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Residences in Thistletown
Residences in Thistletown
Thistletown map.png
Coordinates: 43°44′14″N 79°33′55″W / 43.73722°N 79.56528°W / 43.73722; -79.56528Coordinates: 43°44′14″N 79°33′55″W / 43.73722°N 79.56528°W / 43.73722; -79.56528
Country Canada
Province Ontario
CityToronto Toronto
Established1847 (Postal village) 'St Andrews'
Changed Municipality1998 Toronto from Etobicoke
 • MPKirsty Duncan (Etobicoke North)
 • MPPDoug Ford (Etobicoke North)
 • CouncillorVincent Crisanti (Ward 1 Etobicoke North)

Thistletown is a culturally diverse neighbourhood in Toronto, Ontario, Canada. It consists of the area surrounding the intersection of Albion Road and Islington Avenue in the former City of Etobicoke. (Etobicoke merged with five other municipalities and a regional government to form the new City of Toronto in 1998.)

The borders of Thistletown are generally delineated by the Humber River: the West Branch to the south, slightly beyond the river to the east, and to the William Osler Health Centre - Etobicoke General Hospital just above the river in the north. The western border is Kipling Avenue, though the part of the neighbourhood west of Islington is sometimes considered a separate area named Beaumonde Heights.

This area has seen many changes and many ethnic groups arrive and flourish. Presently the corners of Albion and Islington in Thistletown has a large presence of East Indian stores and services. They are joined by a variety of Caribbean/West Indian, Indian, Sri Lankan, and Pakistani stores. 43% of those living in this area, more specifically the CT-0250.05 are of South Asian origin, with those of Afro-Caribbean origin making up 22%.[1] One landmark is the Franklin Carmichael Art Group at 34 Riverdale Drive, is named for Group of Seven member Franklin Carmichael by an art foundation founded by his widow and Dr. Ann Curtin.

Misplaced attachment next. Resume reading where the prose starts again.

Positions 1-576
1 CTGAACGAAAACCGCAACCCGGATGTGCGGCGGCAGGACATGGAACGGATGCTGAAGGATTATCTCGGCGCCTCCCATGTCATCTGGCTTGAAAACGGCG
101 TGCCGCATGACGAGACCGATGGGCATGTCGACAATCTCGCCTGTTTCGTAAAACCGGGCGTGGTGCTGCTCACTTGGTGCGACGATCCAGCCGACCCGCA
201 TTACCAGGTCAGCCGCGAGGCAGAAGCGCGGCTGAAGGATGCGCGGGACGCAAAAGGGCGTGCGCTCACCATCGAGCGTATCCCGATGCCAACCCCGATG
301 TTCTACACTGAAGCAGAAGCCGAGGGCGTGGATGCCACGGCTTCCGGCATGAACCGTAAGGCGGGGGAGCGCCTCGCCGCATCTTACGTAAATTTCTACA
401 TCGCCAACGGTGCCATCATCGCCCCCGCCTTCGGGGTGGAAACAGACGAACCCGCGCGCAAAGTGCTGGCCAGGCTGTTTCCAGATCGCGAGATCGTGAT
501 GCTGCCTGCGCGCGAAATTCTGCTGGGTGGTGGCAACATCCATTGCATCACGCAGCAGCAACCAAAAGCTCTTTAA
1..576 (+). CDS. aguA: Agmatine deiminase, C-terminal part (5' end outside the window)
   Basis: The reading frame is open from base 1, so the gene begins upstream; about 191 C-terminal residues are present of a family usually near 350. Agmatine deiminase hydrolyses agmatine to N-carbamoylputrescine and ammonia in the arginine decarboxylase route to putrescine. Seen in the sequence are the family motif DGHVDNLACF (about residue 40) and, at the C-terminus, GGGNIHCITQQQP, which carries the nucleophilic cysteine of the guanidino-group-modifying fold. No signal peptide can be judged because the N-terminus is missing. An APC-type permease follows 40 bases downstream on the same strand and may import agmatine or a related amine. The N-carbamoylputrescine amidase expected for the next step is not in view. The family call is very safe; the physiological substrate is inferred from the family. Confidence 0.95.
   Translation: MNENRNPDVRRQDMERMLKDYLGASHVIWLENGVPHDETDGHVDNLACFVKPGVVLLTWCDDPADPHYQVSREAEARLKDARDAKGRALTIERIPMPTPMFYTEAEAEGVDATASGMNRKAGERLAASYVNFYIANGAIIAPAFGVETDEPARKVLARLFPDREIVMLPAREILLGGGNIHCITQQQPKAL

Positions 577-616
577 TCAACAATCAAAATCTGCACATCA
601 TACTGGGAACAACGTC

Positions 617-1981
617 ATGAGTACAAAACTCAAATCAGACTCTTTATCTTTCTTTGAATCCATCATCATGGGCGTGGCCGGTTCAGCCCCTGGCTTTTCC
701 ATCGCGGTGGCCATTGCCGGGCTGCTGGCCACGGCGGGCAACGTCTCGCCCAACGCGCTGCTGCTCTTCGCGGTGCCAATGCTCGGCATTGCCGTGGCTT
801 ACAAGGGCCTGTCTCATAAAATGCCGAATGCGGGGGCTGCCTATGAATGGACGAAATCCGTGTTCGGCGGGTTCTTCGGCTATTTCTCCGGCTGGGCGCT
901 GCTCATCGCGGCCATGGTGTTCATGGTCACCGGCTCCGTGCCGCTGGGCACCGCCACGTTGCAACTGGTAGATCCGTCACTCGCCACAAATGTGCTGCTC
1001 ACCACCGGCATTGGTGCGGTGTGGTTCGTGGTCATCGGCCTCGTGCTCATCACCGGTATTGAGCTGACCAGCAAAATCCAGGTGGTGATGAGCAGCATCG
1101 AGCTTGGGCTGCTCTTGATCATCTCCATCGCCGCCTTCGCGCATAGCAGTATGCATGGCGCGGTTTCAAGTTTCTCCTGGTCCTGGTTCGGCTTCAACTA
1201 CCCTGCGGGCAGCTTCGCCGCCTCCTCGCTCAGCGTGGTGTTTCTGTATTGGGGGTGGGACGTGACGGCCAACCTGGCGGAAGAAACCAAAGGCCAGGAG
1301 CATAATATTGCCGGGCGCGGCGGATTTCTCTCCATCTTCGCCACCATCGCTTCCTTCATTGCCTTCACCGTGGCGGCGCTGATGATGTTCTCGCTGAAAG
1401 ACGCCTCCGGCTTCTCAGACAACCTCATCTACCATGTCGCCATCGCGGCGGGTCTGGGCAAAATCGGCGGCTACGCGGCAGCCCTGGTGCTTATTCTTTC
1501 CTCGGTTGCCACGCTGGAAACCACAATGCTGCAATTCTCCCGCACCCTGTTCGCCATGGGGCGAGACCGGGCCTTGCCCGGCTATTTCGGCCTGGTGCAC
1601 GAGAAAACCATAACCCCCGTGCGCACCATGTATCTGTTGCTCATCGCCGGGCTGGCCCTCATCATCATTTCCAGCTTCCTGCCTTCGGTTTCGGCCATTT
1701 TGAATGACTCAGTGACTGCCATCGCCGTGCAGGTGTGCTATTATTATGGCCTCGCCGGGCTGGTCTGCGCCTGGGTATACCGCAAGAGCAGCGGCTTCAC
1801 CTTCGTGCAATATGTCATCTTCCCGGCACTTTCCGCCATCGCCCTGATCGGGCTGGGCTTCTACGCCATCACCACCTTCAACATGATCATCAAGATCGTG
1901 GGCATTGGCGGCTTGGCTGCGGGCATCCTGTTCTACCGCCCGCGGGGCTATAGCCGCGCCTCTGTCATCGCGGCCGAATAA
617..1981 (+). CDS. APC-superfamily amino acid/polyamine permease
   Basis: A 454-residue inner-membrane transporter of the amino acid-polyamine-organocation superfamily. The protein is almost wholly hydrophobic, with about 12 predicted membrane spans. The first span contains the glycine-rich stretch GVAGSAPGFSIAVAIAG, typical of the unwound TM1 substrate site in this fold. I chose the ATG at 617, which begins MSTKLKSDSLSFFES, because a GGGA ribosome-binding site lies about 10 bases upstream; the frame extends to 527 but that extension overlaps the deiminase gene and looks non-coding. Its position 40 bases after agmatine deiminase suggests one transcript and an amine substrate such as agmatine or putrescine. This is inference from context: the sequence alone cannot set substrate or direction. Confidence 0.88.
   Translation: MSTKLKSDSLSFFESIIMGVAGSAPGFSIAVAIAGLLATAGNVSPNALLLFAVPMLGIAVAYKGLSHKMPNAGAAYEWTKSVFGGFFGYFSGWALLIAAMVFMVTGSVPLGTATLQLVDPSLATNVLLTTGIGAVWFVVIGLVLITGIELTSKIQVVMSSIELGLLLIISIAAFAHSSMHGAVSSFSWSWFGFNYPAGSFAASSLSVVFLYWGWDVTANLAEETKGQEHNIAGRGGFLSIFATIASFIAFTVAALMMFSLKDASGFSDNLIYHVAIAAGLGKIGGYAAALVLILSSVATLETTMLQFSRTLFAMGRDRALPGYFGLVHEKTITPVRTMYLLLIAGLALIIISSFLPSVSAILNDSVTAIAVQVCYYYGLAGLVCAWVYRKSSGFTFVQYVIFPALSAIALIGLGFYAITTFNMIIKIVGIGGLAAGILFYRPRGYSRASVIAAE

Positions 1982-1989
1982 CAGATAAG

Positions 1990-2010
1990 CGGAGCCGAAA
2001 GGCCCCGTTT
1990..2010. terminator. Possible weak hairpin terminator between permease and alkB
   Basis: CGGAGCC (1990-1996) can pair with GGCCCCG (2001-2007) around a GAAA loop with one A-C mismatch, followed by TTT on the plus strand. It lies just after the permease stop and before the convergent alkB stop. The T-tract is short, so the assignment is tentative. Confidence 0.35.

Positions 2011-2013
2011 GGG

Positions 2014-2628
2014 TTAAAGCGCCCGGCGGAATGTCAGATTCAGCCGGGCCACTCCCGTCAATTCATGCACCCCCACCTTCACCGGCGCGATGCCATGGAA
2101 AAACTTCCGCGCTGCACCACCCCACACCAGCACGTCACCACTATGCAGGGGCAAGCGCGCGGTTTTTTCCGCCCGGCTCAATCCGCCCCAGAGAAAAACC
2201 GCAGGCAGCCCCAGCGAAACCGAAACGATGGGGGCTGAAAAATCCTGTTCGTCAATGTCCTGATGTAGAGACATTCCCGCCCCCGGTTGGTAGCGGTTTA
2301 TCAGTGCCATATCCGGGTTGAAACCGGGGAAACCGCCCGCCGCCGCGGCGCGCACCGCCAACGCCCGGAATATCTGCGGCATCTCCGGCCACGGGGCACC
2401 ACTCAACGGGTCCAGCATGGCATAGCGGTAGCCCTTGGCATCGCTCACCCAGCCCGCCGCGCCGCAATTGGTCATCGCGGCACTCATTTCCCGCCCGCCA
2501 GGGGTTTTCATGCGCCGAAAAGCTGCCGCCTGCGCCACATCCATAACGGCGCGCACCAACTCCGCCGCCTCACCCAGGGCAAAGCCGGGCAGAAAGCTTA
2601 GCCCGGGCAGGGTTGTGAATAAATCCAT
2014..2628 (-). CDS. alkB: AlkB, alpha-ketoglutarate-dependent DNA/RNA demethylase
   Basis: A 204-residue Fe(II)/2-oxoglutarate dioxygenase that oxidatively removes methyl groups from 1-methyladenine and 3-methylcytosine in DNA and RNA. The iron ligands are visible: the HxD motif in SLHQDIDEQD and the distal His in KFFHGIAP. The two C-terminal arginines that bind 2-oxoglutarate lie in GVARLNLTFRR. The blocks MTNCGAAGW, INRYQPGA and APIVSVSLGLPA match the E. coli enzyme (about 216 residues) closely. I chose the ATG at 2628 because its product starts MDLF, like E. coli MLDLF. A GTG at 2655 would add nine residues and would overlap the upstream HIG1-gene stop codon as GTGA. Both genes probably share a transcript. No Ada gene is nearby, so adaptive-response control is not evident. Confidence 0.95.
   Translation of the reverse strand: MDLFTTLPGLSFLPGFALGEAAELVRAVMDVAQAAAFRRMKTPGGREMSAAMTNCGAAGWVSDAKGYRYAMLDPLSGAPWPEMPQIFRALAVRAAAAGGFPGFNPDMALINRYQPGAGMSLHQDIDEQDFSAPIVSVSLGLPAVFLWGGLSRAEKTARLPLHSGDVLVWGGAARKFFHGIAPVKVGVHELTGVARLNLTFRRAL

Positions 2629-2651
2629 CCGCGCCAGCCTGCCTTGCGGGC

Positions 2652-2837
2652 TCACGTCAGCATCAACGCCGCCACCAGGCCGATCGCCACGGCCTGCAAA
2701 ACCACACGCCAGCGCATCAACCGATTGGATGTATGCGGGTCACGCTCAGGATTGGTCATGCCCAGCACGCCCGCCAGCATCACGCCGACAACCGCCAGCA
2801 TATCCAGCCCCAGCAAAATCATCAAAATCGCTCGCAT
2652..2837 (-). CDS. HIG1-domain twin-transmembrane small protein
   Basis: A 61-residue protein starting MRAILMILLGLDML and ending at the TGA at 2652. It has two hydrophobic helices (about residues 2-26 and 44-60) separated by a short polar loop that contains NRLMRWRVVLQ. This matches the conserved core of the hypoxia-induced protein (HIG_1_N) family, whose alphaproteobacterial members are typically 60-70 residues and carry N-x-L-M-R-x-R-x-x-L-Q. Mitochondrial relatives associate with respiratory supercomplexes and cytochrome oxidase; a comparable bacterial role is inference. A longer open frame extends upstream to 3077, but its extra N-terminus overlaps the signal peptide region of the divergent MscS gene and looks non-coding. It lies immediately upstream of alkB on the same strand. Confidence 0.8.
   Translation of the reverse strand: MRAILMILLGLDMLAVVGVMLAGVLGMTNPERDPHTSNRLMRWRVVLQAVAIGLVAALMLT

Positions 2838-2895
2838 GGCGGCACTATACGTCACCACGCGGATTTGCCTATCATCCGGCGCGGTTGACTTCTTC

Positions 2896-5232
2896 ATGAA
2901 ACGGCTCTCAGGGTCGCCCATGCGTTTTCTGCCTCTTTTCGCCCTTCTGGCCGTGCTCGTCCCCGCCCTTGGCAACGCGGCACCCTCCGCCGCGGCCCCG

John Grubb built his home in Thistletown in 1832.

The village of Thistletown (originally called St Andrew's) was planned for John Grubb (1783-1850) in 1847 around the intersection of Albion Road and Islington Avenue. Grubb migrated from Scotland to Etobicoke in 1833.[2] The property was part of John Grubb's farmlands. Grubb was a promoter of the Albion and the Weston plank toll road companies, an elected member of the Home District Council and a magistrate. Although originally known as St. Andrew's (likely to honour his Scottish roots after the Patron Saint of Scotland), Thistletown was renamed in honour of Dr. William Thistle, the local physician.[3]

In 1933 Thistletown became a Police village and 2 trustees were elected.

In the late 1950s development from the expanding city of Toronto reached Thistletown when a subdivision, Albion Gardens, was developed on local potato farm to the north and east of Albion Road.


  • Albion Gardens Park
  • Beaumonde Heights Park
  • Kipling Heights Park
  • Our Saviour Lutheran Church (1957)
  • Thistletown Baptist Church
  • Fellowship (2012 merger of Albion Gardens and Pine Ridge) Presbyterian Church
  • St Andrews Roman Catholic Church


Three public school boards operate elementary schools in the neighbourhood, Conseil scolaire Viamonde (CSV), the Toronto Catholic District School Board (TCDSB), and the Toronto District School Board (TDSB). They include:

  • Braeburn Junior School
  • St Andrews Catholic Elementary School[5]
  • St John Vianney Catholic Elementary School[6]
  • Beaumonde Heights Junior Middle School
  • École élémentaire catholique Saint-Noël-Chabanel

The Toronto District School Board is the only school board to operate a secondary school in the area, Thistletown Collegiate Institute.

See also[edit]


  1. ^ "Total population showing visible minority population characteristics for census tract 0250%2E05". Retrieved 2016-04-08.
  2. ^ "Grubb Farm "Elm Bank"". Etobicoke Historical Society. Retrieved 20 April 2018.
  3. ^ "Trails". Retrieved 2012-02-02.
  4. ^ "Thistletown Hospital". Etobicoke Historical Society. Retrieved 20 April 2018.
  5. ^ "St. Andrew Catholic School". Retrieved 2012-02-02.
  6. ^ "St. John Vianney Catholic School". Retrieved 2012-02-02.